Manchin opposes current White House infrastructure proposal, noting opposition to corporate tax increase

CHARLESTON, W.Va. — U.S. Sen. Joe Manchin, D-W.Va., is not behind the White House’s infrastructure plan as written, noting the proposed ways of covering its costs as problematic.

“Infrastructure is definitely needed in America, and we have to pay for it,” Manchin said on Monday’s “MetroNews Talkline.”

“We can’t continue to throw caution to the wind, and both sides — Democrats and Republicans both — have been irresponsible with their financial responsibilities that we have for our country and our future generations.”

President Joe Biden unveiled the $2.3 trillion American Jobs Plan last week, which includes $621 billion for transportation infrastructure — including $115 billion for improving highways and roads — as well as funding for water and electricity networks, broadband and school improvements. The plan also dedicates money toward workforce development, regional economic improvements and manufacturing.

U.S. Sen. Joe Manchin, D-W.Va. (Office of U.S. Sen. Joe Manchin)

The proposal is supported by an overhaul of the nation’s tax laws, notably increasing the corporate tax rate from 21% to 28% and the global minimum tax on corporations from 13% to 21%. Corporations would also face more requirements in claiming to be a foreign company.

Manchin said lawmakers should pass an infrastructure bill, but shared his opposition to increasing the corporate tax rate to Biden’s proposed level.

“Let’s collect what we should,” he said. “I think corporate should have been 25%. Other than that, basically looking at all the loopholes and money that’s uncollected.”

The top corporate tax rate went from 35% to 21% in the 2017 Tax Cuts and Jobs Act. Manchin voted against the measure.

“I can assure you if you go and talk to the average person … they will not tell you they remember any of the benefits they received from that bill. Most of that went to the higher-income brackets,” he said.

The president’s infrastructure plan follows his approval of the coronavirus relief measure in March. The Senate passed the $1.9 trillion legislation through reconciliation — a procedure allowing senators to advance a bill with a simple majority — but Manchin argued using the legislative vehicle to pass the White House’s plan would be difficult.

“There’s six or seven other Democrats that feel very strongly about this,” he said. “We have to be competitive, and we’re not going to throw caution to the wind. We have to have our Republican friends working with us, too.”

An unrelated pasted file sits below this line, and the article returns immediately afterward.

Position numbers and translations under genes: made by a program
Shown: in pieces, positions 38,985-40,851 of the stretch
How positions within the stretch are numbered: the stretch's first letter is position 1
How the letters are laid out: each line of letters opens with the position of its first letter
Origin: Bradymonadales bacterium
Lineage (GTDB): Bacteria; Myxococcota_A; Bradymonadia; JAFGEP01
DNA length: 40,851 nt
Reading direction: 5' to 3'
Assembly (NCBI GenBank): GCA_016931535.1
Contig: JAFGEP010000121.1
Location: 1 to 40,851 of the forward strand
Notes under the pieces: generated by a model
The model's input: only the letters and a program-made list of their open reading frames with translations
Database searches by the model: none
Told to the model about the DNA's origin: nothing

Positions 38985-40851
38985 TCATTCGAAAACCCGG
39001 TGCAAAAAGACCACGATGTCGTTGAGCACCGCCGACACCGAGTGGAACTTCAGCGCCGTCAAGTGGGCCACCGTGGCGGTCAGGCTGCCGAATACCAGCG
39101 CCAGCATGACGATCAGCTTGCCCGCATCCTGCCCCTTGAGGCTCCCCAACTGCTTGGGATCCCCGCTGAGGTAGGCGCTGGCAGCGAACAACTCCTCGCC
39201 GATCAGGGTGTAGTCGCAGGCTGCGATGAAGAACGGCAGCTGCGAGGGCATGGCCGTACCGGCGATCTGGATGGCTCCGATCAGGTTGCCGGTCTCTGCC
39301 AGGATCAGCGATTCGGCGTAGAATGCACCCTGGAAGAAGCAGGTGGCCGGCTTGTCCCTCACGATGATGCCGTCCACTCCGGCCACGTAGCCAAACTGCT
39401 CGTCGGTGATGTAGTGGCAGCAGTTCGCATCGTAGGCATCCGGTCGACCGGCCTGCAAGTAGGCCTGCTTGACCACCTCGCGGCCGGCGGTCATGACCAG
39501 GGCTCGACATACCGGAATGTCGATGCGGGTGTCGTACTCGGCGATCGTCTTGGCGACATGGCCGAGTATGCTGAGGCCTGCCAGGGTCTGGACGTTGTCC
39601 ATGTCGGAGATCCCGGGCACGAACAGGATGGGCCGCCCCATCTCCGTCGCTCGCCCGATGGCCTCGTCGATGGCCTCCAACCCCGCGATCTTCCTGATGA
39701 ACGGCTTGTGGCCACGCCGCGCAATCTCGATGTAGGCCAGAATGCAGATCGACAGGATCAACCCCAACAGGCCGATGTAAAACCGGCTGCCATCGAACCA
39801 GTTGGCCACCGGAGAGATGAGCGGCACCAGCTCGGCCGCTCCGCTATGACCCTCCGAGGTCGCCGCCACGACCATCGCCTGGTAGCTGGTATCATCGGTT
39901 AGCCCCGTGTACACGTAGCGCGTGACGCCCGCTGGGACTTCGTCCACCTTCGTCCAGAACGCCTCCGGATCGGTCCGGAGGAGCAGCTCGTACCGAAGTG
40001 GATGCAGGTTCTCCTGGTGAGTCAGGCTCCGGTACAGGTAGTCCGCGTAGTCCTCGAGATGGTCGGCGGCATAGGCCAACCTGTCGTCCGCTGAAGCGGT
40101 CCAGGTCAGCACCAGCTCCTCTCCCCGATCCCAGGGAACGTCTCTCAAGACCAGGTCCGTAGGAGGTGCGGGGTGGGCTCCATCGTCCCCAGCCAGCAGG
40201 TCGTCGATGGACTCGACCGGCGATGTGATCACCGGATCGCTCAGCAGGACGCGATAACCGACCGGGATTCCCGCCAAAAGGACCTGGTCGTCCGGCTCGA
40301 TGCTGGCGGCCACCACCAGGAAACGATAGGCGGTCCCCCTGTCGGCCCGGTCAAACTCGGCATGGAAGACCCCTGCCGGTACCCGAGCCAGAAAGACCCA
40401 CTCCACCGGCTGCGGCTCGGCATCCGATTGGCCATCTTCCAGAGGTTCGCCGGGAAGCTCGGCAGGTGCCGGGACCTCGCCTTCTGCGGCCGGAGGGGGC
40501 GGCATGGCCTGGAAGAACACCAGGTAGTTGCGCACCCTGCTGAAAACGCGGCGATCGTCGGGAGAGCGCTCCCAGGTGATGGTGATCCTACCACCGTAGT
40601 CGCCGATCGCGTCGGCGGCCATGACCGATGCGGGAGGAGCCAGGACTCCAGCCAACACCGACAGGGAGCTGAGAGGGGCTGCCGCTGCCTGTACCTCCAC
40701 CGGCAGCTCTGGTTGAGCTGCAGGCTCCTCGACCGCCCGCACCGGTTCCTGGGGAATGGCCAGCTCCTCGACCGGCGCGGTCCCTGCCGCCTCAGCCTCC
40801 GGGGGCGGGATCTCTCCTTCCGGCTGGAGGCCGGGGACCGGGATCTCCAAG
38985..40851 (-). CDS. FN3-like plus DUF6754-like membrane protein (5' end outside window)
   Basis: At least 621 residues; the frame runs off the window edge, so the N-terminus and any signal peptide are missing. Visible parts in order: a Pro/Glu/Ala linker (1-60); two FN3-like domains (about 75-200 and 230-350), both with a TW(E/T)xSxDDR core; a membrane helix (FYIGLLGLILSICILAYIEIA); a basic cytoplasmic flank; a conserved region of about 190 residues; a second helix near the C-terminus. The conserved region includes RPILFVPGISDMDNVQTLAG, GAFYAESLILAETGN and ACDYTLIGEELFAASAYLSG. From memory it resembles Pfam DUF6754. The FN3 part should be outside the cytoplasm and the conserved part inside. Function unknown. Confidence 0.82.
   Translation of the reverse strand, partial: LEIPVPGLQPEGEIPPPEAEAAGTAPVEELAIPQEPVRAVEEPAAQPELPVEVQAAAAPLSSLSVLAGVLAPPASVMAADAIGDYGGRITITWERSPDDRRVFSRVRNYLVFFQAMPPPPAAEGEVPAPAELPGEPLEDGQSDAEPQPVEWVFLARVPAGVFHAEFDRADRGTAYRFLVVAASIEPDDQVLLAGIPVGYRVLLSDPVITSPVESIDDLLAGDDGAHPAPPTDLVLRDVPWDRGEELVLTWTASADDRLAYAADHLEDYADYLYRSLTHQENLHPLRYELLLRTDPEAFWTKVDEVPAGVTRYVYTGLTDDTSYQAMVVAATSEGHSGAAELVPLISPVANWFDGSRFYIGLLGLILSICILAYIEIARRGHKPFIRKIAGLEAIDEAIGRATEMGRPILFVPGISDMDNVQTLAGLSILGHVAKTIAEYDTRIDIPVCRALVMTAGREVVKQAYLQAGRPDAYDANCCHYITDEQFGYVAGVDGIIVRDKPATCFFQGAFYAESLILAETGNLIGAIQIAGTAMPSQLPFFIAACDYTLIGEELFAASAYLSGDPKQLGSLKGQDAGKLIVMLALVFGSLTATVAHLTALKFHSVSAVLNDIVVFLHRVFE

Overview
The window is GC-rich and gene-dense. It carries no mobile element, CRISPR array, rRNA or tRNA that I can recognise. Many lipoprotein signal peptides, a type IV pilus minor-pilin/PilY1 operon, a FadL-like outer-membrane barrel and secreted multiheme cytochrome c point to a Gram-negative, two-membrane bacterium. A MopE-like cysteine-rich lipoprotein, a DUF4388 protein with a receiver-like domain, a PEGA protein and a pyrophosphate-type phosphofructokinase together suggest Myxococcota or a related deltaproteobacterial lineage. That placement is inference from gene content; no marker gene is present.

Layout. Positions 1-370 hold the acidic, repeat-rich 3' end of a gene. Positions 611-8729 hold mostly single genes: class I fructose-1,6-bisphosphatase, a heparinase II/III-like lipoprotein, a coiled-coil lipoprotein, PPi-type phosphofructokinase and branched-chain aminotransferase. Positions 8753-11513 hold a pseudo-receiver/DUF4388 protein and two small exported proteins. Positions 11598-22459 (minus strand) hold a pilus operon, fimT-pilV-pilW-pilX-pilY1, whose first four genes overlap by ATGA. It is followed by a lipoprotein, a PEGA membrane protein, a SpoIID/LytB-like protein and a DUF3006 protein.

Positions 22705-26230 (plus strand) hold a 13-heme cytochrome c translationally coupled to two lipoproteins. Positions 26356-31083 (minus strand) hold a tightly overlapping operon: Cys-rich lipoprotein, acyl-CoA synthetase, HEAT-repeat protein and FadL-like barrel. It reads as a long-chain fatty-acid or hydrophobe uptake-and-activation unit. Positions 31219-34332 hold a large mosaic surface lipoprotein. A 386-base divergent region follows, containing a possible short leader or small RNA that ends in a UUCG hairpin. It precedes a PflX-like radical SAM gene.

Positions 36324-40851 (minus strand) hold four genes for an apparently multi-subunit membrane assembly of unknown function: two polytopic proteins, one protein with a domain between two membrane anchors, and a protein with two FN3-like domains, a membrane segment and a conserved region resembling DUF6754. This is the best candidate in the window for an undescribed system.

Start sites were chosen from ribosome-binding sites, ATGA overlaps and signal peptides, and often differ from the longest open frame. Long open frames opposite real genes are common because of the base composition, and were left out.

Manchin is part of a bipartisan group of 20 senators focused on cooperation across party lines in the 50-50 Senate. Manchin recruited Sen. Shelley Moore Capito, R-W.Va., to the group at the start of the current Congress.

Capito, the ranking member of the Senate Environment and Public Works Committee, called Biden’s plan a “clear attempt to transform the economy by advancing progressive priorities in an unprecedented way.”

“The proposal would aggressively drive down the use of traditional energy resources and eliminate good-paying jobs in West Virginia and across the country. Perhaps worst of all, it would burden the American economy with tax increases as our country attempts to recover from economic hardship,” she said last Wednesday.

The Environment and Public Works Committee is working on its highways infrastructure plan, which members hope to have ready by Memorial Day.

White House Press Secretary Jen Psaki said Monday the Biden administration is open to discussions related to generating revenue.

“Of course, what the President proposed — raising it to 28% — and combined with the other tax proposals would pay for the totality of the package,” she said. “That’s why he felt it was a responsible proposal to make.”

According to a spokesperson for Senate Majority Leader Chuck Schumer, D-N.Y., the Senate Parliamentarian ruled a revised budget resolution may contain reconciliation instructions, opening the door for Senate Democrats to use reconciliation to pass an infrastructure package.





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